The growth acceleration during the second half of 2000s was reflected in high per capita income as well. In 2009-10, real (at 2004-05 prices) per capita income of Goa was much higher at Rs.98,807 than the all-India average of Rs. 33,731. In US dollar terms, per capita income of Goa increased from US $ 1,217 in 2000-01 to US $ 2,902 in 2009-10. In terms of per capita income, Goa is the richest state in India (Table 2).

Table 2: Per Capita Income

2000-01

2004-05

2009-10

Goa (in Rs.)*

57,447

76,426

132,719

All-India (in Rs.)*

17,516

24,143

46,492

Goa (in US $)

1,217

1,733

2,902

All-India (in US$)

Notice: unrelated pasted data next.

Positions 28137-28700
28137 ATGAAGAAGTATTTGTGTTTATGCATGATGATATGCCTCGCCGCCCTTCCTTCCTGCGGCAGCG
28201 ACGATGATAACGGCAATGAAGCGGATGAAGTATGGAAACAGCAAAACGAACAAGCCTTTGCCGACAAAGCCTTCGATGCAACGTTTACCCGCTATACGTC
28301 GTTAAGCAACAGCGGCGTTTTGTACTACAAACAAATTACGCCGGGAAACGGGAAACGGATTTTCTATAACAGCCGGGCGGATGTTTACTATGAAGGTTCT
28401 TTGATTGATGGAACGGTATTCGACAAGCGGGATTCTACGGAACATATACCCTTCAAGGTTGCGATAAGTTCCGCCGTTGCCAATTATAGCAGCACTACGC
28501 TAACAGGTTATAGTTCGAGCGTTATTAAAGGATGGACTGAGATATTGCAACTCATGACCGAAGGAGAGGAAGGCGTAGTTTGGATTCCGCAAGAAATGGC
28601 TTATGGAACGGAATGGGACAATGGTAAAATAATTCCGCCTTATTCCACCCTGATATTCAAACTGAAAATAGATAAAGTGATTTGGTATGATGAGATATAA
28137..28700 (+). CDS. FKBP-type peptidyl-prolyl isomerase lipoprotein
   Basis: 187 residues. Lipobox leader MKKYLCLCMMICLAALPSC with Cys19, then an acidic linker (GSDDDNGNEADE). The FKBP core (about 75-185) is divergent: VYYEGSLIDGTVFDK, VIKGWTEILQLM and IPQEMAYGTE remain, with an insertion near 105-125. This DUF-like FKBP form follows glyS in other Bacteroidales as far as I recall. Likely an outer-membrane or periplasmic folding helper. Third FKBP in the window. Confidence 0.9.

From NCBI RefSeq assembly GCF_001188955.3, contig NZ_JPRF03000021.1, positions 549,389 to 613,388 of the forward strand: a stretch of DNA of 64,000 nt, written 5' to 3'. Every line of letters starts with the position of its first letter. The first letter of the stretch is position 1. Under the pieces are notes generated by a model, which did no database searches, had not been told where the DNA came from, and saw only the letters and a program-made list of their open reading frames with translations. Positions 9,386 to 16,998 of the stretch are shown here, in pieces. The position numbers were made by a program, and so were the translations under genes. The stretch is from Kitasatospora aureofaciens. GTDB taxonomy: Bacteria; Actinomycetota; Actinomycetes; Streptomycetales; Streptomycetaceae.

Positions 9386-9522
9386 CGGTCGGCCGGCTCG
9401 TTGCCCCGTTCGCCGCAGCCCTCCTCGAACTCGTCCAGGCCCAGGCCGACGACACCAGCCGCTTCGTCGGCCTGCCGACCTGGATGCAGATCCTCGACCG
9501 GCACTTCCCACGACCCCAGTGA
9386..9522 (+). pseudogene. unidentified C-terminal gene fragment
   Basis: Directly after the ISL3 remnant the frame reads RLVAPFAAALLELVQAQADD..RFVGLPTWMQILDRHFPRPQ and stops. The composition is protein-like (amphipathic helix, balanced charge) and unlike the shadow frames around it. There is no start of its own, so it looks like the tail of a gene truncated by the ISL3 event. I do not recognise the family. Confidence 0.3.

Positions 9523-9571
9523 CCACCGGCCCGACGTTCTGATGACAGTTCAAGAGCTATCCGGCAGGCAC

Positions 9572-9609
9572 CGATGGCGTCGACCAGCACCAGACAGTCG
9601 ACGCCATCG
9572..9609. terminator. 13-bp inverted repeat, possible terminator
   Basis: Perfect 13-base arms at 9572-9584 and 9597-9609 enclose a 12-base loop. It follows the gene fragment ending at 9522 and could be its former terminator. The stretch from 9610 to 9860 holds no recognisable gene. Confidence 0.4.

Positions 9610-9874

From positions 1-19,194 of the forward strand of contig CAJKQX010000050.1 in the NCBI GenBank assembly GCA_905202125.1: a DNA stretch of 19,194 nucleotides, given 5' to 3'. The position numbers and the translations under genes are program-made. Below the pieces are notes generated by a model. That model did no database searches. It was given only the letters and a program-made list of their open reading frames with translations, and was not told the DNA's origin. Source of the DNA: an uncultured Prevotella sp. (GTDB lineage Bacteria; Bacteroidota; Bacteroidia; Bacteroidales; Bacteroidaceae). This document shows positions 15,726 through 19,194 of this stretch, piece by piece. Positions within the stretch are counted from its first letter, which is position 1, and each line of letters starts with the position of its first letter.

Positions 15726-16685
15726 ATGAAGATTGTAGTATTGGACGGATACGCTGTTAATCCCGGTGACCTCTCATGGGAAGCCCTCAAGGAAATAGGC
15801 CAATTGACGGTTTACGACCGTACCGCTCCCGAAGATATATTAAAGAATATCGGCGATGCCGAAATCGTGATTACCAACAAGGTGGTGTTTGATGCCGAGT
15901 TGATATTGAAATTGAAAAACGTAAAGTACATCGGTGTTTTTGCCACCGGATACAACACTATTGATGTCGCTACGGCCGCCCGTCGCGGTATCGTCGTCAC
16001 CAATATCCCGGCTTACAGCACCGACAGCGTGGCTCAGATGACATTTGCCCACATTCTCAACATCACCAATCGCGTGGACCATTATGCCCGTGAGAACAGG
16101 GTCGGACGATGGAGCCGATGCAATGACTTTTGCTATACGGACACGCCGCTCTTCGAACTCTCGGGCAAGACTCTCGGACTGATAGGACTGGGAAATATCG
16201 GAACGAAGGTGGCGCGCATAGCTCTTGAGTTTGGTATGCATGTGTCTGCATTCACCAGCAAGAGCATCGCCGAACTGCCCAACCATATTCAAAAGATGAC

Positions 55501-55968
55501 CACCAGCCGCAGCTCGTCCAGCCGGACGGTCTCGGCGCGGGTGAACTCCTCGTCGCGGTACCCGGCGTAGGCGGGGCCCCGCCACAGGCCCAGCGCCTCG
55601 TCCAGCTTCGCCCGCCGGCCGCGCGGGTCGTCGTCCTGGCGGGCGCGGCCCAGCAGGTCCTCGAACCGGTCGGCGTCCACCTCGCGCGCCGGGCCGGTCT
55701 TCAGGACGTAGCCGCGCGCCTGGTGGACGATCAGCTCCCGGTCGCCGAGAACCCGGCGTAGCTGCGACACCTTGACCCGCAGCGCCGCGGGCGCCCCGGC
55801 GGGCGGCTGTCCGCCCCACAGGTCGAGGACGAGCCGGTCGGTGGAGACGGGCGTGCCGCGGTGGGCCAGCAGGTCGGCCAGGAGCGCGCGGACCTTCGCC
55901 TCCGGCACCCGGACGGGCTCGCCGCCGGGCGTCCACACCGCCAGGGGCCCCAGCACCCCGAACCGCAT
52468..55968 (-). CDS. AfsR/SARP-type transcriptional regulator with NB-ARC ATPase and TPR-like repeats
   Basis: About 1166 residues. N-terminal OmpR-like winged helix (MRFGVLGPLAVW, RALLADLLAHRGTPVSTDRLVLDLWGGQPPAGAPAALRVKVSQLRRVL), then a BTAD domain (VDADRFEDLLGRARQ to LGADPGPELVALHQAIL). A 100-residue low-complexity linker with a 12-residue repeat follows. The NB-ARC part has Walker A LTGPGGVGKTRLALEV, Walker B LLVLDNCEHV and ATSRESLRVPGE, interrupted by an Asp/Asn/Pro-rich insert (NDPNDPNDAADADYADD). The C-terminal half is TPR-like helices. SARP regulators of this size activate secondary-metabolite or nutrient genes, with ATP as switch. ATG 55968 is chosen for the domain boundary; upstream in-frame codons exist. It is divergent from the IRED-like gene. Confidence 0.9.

371

547

1,016

*At current prices.

In terms of sectoral composition of NSDP between 2000-01 and 2009-10, the share of agriculture and allied activity declined sharply, which was offset by the rise in the share of services sector as the share of industry remained steady. This is because the agricultural sector witnessed negligible growth during the decade reflecting stagnant agricultural production, decline in fish catch, and falling output from the forest sector. Industrial sector growth was in line with the national average rate. However, the share of industry was much higher than the national average making Goa an industrial state. The growth in the services sector has picked up recently, driven largely by transport, communication and finance. Consequently, the share of the services sector in NSDP increased sharply, while that of agriculture declined. The share of industry remained almost unchanged (Table 1).